9. When problems with this system were voiced, officers were told to not rock the boat and just follow orders. During the annual visit by the Intelligence Intercept Commissioner, those with concerns were banned from meeting him.
10. Thus I have concerns about the realistic power of the oversight provisions written into this Bill and would urge an additional provision. This would establish an effective channel whereby officers with concerns can give evidence directly and in confidence to the Investigatory Powers Commissioner in the expectation that a proper investigation will be conducted and with no repercussions to their careers inside the agencies. Here is a link to a short video I did for Oxford University three years ago outlining these proposals:
11. This, in my view, would be a win-win scenario for all concerned. The agencies would have a chance to improve their work practices, learn from mistakes, and better protect national security, as well as avoiding the scandal and embarrassment of any future whistleblowing scandals; the officers with ethical concerns would not be placed in the invidious position of either becoming complicit in potentially illegal acts by “just following orders” or risking the loss of their careers and liberty by going public about their concerns.
12. I would also like to raise the proportionality issue. It strikes me that bulk intercept must surely be disproportionate within a functioning and free democracy, and indeed can actually harm national security. Why? Because the useful, indeed crucial, intelligence on targets and their associates is lost in the tsunami of available information. Indeed this seems to have been the conclusion of every inquiry about the recent spate of “lone wolf” and ISIS-inspired attacks across the West – the targets were all vaguely known to the authorities but resources were spread too thinly.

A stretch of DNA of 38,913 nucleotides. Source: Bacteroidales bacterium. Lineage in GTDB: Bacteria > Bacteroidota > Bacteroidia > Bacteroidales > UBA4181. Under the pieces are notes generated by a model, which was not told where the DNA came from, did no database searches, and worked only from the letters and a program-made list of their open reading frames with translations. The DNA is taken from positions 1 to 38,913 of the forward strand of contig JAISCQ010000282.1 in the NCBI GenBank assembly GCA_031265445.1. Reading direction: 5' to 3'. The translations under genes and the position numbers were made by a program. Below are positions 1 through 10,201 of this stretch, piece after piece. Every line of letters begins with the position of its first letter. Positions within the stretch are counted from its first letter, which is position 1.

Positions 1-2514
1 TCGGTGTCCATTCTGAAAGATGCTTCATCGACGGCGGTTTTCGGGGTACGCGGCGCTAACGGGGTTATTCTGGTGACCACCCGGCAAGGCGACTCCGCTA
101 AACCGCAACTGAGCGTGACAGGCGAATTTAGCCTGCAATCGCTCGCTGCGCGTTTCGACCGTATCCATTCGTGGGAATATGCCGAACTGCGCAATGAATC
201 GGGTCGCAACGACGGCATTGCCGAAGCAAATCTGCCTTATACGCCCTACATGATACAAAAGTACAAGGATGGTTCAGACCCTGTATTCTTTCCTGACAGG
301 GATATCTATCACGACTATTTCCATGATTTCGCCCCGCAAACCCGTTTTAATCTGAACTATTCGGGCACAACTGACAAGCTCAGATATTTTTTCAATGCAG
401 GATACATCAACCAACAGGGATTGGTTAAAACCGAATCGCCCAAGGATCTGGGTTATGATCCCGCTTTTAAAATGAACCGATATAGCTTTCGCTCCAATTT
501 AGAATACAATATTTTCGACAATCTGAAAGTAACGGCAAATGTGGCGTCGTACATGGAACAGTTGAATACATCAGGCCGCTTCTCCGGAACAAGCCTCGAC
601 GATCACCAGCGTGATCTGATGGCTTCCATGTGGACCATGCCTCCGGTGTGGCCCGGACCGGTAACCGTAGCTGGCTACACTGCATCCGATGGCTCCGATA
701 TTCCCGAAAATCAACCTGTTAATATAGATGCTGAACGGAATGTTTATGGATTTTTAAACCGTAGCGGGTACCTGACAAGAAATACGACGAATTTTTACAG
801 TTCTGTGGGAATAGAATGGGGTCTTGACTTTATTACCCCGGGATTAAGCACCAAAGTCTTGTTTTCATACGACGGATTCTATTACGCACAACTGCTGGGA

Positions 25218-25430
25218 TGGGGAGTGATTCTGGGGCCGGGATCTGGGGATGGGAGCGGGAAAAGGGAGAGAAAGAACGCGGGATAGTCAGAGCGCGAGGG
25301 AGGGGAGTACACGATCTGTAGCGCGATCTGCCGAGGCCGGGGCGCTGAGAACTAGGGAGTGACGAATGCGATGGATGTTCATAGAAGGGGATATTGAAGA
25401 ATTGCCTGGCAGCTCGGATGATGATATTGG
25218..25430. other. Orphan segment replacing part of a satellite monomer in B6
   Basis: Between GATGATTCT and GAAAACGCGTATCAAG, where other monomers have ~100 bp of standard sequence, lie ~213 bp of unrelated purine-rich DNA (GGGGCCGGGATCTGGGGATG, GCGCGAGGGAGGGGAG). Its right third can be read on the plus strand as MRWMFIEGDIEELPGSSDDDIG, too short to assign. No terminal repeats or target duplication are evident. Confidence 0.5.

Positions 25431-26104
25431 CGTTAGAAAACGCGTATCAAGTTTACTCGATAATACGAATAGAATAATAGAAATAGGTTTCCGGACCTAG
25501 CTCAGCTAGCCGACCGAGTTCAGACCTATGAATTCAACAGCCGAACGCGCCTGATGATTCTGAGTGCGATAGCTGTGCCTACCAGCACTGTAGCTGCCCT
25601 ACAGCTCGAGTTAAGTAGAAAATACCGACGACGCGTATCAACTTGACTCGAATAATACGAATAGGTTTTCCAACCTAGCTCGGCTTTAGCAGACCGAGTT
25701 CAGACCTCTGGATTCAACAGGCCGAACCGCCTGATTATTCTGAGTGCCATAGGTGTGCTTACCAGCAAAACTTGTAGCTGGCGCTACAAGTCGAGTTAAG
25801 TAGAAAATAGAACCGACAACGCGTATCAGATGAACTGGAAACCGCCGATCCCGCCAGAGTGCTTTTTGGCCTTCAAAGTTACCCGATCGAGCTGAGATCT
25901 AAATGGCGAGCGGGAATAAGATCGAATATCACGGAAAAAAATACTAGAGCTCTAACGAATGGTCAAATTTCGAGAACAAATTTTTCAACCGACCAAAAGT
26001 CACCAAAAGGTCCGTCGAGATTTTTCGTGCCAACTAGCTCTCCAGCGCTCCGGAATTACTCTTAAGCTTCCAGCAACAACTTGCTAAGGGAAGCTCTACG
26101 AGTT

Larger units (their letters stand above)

13. In fact all that bulk collection seems to provide is confirmation after the fact of a suspect’s involvement in a specific incident, which is surely specifically police evidential work. Yet the justification for the invasive intercept and interference measures laid out in the Bill itself is to gather vital information ahead of an attack in order to prevent it – the very definition of intelligence. How is this possible if the sheer scale of bulk collection drowns out the vital nuggets of intelligence?
14. Finally, I would like to raise the point that the phrase “national security” has never been defined for legal purposes in the UK. Surely this should be the very first step necessary before formulating the proposed IP Bill? Until we have such a legal definition, how can we formulate new and intrusive laws in the name of protecting an undefined and nebulous concept, and how can we judge that the new law will thereby be proportionate within a democracy?
I just want to say a huge thank you to the organisers of the 10th Webstock Festival in New Zealand earlier this month — definitely worth the interminable flights.
This is a tech-focused conference that very much looks at the bigger picture and joins a whole number of different societal dots.
Plus they look after their “inspirational speakers” exceedingly well, with scary coach trips out of Wellington and up the cliffs, a chance to appreciate the finer aspects of bowling at a NZ working men’s club, and a rip-roaring party at the end of the festival. It was great to have the time to chat with so many amazing people.
Oh, and I experienced my first earthquake — 5.7 on the Richter Scale. Slightly distant, but still impressive when you’re in a swaying 5th floor hotel room. I initially thought a bomb might have gone off in the basement.… Thankfully, NZ hotels are made of pliable, if stern, stuff.
I was also shunted on to Radio New Zealand for a half hour interview, discussing whistleblowers, spies, drugs and surveillance. Here it is — it was fun to do — so thank you NZ.